Despite the restructuring plan, the World Bank forecasts that interest payments on the Nigerian Government’s borrowing from the Central Bank of Nigeria (CBN) will consume around 62 percent of government revenue by 2027.
This was disclosed by the Washington-based bank in its recently issued Nigeria Development Update for December 2022.
The report, “Despite the restructuring of the Ways and Means stock in 2023, interest payments are projected to steadily increase by 2.4 percentage points of GDP between 2018 and 2027, and by 2027 interest payments will account for over 62 percent of revenues.”
Recall that during the course of 10 months, the Federal Government borrowed N6.31 trillion from the CBN. This increased the amount borrowed by the Federal Government from the CBN from N17.46 trillion in December 2021 to N23.77 trillion in October 2022.
According to the Debt Management Office, the Federal Government owes the Apex Bank N23.77 trillion, which is separate from the country’s overall public debt stock, which was N44.06 trillion in the third quarter of 2022.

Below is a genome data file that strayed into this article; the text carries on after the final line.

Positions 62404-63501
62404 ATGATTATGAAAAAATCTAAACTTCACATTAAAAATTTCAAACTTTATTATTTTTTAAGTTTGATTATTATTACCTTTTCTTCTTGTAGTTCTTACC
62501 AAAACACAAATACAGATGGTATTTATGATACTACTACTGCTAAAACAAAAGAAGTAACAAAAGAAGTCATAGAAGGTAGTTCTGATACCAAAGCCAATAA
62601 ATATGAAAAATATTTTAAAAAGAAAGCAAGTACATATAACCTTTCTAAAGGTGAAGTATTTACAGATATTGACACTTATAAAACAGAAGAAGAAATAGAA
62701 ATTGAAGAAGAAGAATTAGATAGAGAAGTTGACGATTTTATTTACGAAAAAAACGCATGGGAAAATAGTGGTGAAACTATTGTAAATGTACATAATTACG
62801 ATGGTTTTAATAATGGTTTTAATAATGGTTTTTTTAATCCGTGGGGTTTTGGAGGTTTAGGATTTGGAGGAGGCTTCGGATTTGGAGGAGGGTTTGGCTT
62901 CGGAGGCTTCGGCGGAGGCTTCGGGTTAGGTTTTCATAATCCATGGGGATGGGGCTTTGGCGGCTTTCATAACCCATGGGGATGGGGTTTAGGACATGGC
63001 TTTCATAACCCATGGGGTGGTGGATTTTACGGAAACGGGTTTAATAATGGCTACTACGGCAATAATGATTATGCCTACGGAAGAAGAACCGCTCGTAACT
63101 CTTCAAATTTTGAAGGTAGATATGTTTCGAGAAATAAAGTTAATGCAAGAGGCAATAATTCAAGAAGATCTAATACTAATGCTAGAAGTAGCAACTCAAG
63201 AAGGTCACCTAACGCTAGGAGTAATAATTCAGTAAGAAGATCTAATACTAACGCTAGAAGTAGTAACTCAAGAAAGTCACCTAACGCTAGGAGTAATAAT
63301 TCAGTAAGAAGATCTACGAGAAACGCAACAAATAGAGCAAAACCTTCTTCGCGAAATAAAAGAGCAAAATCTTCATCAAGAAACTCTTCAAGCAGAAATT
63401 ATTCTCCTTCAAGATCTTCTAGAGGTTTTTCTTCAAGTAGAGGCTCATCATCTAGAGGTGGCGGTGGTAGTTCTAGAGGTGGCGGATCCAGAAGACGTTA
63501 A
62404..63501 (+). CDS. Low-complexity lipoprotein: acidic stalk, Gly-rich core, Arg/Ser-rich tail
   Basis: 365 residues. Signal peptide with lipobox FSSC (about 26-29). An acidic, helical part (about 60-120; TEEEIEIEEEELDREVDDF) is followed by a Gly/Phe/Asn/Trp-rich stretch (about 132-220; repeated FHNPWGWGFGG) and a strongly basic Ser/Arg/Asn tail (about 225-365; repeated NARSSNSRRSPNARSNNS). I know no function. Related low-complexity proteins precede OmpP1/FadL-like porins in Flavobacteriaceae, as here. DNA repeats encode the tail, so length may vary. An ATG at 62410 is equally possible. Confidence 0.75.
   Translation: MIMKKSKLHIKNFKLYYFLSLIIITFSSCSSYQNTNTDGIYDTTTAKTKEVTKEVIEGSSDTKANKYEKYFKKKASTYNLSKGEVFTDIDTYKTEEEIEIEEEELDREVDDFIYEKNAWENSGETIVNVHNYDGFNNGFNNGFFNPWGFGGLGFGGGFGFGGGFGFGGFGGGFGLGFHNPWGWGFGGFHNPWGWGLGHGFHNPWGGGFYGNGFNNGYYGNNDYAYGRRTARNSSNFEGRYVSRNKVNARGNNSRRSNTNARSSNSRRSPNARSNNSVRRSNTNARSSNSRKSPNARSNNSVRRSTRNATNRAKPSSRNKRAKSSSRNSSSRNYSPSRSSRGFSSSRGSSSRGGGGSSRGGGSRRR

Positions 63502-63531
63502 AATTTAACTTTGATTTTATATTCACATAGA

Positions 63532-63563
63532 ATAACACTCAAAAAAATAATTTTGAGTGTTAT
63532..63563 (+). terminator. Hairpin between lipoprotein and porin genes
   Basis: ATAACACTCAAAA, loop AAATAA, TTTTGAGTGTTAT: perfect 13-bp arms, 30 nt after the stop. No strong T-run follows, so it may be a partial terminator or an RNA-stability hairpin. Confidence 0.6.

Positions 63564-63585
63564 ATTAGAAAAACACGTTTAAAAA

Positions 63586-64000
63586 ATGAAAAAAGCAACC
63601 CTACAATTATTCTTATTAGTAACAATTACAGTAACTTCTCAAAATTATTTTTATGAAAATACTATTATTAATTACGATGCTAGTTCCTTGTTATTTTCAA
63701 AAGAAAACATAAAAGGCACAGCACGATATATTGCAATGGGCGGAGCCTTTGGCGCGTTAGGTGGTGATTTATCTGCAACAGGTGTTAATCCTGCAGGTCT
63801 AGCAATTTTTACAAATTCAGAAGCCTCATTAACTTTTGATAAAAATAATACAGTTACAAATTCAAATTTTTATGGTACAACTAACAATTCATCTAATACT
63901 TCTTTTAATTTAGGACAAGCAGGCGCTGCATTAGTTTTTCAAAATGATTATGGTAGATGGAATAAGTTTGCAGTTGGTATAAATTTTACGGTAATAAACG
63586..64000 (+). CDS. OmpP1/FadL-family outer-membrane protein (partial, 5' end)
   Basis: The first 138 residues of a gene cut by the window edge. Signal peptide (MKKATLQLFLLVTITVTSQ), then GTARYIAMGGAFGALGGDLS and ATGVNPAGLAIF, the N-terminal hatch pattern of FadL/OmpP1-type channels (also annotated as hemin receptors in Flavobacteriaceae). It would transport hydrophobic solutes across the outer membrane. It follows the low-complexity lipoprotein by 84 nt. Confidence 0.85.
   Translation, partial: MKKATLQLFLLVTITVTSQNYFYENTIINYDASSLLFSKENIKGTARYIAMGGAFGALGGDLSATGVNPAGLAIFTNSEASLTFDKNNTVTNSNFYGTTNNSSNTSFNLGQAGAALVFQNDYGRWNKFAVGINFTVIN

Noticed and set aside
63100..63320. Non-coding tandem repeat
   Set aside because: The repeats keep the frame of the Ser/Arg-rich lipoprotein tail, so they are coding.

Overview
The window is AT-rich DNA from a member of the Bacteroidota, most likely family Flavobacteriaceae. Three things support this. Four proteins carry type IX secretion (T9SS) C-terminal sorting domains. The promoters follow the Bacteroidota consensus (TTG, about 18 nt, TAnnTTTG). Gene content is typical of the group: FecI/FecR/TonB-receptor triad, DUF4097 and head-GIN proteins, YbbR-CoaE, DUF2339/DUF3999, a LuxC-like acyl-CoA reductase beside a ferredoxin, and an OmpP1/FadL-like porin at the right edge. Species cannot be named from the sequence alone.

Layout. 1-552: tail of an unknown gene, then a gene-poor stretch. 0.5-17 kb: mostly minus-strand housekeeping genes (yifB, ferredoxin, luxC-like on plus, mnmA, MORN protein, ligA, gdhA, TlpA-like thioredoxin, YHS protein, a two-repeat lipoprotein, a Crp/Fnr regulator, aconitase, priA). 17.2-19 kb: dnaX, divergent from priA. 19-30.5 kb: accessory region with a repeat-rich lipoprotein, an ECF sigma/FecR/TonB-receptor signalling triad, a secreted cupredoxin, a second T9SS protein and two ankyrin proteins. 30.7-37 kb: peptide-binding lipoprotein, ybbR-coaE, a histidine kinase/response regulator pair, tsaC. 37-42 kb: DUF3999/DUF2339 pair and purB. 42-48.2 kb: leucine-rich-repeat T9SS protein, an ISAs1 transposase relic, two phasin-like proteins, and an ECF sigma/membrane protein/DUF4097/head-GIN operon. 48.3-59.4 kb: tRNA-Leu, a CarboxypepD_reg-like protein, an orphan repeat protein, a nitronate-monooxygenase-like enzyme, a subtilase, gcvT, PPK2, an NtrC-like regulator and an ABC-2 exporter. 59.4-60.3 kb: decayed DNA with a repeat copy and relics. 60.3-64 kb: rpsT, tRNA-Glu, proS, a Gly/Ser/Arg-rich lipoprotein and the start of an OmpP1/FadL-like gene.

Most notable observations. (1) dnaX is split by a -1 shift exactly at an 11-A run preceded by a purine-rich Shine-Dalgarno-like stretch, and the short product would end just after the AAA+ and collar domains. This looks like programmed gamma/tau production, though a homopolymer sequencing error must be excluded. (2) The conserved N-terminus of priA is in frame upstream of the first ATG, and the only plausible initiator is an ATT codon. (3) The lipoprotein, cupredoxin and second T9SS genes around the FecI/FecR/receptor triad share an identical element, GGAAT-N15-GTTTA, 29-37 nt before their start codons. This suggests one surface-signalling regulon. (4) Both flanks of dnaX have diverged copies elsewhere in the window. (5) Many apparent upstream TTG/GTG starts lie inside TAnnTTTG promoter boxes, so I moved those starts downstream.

Only the debts owed by the Federal Government of Nigeria, the 36 state governments, and the Federal Capital Territory are included in the public debt stock.
Additionally, the World Bank had advised the Nigerian government against funding deficits by borrowing from the CBN through the Ways and Means Advances in November of last year, claiming that doing so would put fiscal pressure on the nation’s expenditures.
The Federal Government has continued to borrow money from the CBN to cover budget deficits in spite of recommendations from experts and groups.
From January 2020 to November 2021, the Federal Government paid N2.03 trillion in interest on the loans it obtained from the CBN under the Ways and Means Advances.
On the loans it received from the CBN, the Federal Government reportedly paid interest of N405.93 billion between January 2022 and April 2022.
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